The Campaign for the Carlson School of Management
Support Students

A Force for Leadership

Support Students

Businesses across every industry and sector, in Minnesota and around the world, are demanding innovative, adaptable, globally minded workers—the kinds of budding professionals who study at the Carlson School.

To find the types of leaders in the making who will shape the business landscape in the decades to come, the Carlson School must attract and nurture high-performing and high-potential students, regardless of their financial means. Our student body should also reflect the world in which our graduates will work and live after earning their degrees.

New funding for scholarships and fellowships will strengthen the Carlson School’s place as a force for leadership, helping us recruit in-demand students who will create ideas and solutions to benefit their organizations and communities.

  • A Gift for the Long Run

    A $6 million commitment to support student

    Brian Gerhardson
    Brian Gerhardson

    For seven years, Brian Gerhardson, ’86 BSB, persevered. He was going to get his degree.

    Despite taking semesters off to work at The Foursome clothing store in Wayzata, Minnesota, or to sell shoes at Dayton’s to cover his tuition. Despite his father telling him he should just get a steady job and forget about college. Despite facing a lack of acceptance—and feeling isolated—as a gay man.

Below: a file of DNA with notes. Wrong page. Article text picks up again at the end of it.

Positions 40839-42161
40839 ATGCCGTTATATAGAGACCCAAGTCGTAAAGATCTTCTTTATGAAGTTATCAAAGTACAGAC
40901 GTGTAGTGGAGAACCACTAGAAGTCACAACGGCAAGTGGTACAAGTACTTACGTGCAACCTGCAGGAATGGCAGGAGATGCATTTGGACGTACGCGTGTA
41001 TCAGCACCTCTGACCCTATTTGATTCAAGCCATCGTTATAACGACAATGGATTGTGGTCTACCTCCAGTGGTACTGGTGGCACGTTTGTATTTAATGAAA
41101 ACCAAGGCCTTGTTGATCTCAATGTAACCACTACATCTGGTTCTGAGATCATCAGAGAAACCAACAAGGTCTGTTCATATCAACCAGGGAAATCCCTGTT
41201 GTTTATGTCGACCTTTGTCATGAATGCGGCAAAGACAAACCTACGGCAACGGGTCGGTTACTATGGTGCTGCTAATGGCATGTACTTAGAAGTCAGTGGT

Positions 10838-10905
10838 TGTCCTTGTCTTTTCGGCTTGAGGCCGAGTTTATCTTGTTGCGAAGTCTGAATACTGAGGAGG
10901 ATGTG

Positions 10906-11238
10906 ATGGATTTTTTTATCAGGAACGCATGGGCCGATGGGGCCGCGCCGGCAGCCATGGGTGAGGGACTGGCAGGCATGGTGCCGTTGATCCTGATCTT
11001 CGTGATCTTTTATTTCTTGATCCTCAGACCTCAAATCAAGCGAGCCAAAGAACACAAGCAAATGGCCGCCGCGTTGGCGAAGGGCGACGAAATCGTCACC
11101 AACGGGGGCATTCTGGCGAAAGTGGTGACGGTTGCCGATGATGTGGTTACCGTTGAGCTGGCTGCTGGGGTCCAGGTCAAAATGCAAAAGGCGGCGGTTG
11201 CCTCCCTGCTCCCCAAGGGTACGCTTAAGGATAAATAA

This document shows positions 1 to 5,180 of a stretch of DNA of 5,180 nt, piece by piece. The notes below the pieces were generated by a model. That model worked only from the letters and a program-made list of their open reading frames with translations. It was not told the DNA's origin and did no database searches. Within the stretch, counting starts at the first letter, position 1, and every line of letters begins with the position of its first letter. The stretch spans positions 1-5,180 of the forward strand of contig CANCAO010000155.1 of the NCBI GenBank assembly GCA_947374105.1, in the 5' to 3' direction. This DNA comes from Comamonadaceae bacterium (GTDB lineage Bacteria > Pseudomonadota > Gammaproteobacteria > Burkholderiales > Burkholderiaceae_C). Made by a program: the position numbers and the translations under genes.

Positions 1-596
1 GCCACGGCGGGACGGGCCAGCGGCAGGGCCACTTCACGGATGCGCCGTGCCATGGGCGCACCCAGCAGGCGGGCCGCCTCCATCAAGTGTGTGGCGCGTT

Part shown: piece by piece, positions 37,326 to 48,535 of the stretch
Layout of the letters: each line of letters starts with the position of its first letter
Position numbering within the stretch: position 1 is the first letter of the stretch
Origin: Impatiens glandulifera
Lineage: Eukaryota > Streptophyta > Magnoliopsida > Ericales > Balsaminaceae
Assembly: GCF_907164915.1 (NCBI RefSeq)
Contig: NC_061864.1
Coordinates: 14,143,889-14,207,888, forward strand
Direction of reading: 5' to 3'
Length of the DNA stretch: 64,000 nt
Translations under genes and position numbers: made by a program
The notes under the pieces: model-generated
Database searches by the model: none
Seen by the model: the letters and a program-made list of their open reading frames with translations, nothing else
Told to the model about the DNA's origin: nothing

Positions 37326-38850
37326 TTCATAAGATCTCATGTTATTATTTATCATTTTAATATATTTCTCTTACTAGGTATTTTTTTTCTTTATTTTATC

So now, nearly 32 years later, Gerhardson takes considerable pride in having made a $6 million commitment to the Carlson School of Management to support scholarships, affording students the kind of financial backing he didn’t have as an undergraduate. “An education is so absolutely essential. The statistics bear themselves out,” says Gerhardson, the owner of South End Wealth Management, a Boston-based private wealth advisory practice of Ameriprise Financial Services. Gerhardson is living proof of the dramatic effect a college education can have on one’s life.

    “What I love about my work is that my role, in the lives of individuals and families who hire me, has an absolute direct impact in how they can build their own financial security,” says the 56-year-old Gerhardson, who’s worked with some clients for nearly all of his tenure at Ameriprise.

    Perhaps it’s fitting that long-run impact resonates with Gerhardson. He’s evolved from someone who “maybe ran 3 miles” in college into an accomplished marathoner. He’s run five of the six so-called World Marathon Majors and plans to check the last one (Tokyo) off his list next year. He also has designs on completing marathons in all 50 European countries after finishing his 10th on the continent earlier this year in Reykjavik, Iceland. And he’s amused countless spectators through his personal tradition of running the Boston Marathon in costume.

    Last October, he returned to the Carlson School to serve as a panelist at an LGBT+ alumni reunion hosted by the undergraduate student organization Compass. He called the event “a larger gathering than I could have possibly imagined in my time here.”